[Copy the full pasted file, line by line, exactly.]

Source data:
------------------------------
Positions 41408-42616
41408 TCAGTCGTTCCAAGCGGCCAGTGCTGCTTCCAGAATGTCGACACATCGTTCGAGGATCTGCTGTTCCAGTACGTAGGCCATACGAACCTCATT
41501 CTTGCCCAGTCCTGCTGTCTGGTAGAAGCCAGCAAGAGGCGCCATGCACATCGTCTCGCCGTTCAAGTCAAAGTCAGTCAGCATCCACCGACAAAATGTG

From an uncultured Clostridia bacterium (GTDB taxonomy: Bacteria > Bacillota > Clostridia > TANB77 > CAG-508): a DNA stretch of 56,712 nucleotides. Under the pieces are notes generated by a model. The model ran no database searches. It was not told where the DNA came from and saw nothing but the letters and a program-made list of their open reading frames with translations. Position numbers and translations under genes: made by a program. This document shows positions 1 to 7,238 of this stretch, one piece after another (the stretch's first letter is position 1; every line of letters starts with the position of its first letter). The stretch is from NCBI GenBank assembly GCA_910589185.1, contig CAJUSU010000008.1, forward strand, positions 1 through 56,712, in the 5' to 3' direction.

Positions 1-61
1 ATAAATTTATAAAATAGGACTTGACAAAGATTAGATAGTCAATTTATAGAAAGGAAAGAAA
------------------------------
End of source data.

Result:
Positions 41408-42616
41408 TCAGTCGTTCCAAGCGGCCAGTGCTGCTTCCAGAATGTCGACACATCGTTCGAGGATCTGCTGTTCCAGTACGTAGGCCATACGAACCTCATT
41501 CTTGCCCAGTCCTGCTGTCTGGTAGAAGCCAGCAAGAGGCGCCATGCACATCGTCTCGCCGTTCAAGTCAAAGTCAGTCAGCATCCACCGACAAAATGTG

From an uncultured Clostridia bacterium (GTDB taxonomy: Bacteria > Bacillota > Clostridia > TANB77 > CAG-508): a DNA stretch of 56,712 nucleotides. Under the pieces are notes generated by a model. The model ran no database searches. It was not told where the DNA came from and saw nothing but the letters and a program-made list of their open reading frames with translations. Position numbers and translations under genes: made by a program. This document shows positions 1 to 7,238 of this stretch, one piece after another (the stretch's first letter is position 1; every line of letters starts with the position of its first letter). The stretch is from NCBI GenBank assembly GCA_910589185.1, contig CAJUSU010000008.1, forward strand, positions 1 through 56,712, in the 5' to 3' direction.

Positions 1-61
1 ATAAATTTATAAAATAGGACTTGACAAAGATTAGATAGTCAATTTATAGAAAGGAAAGAAA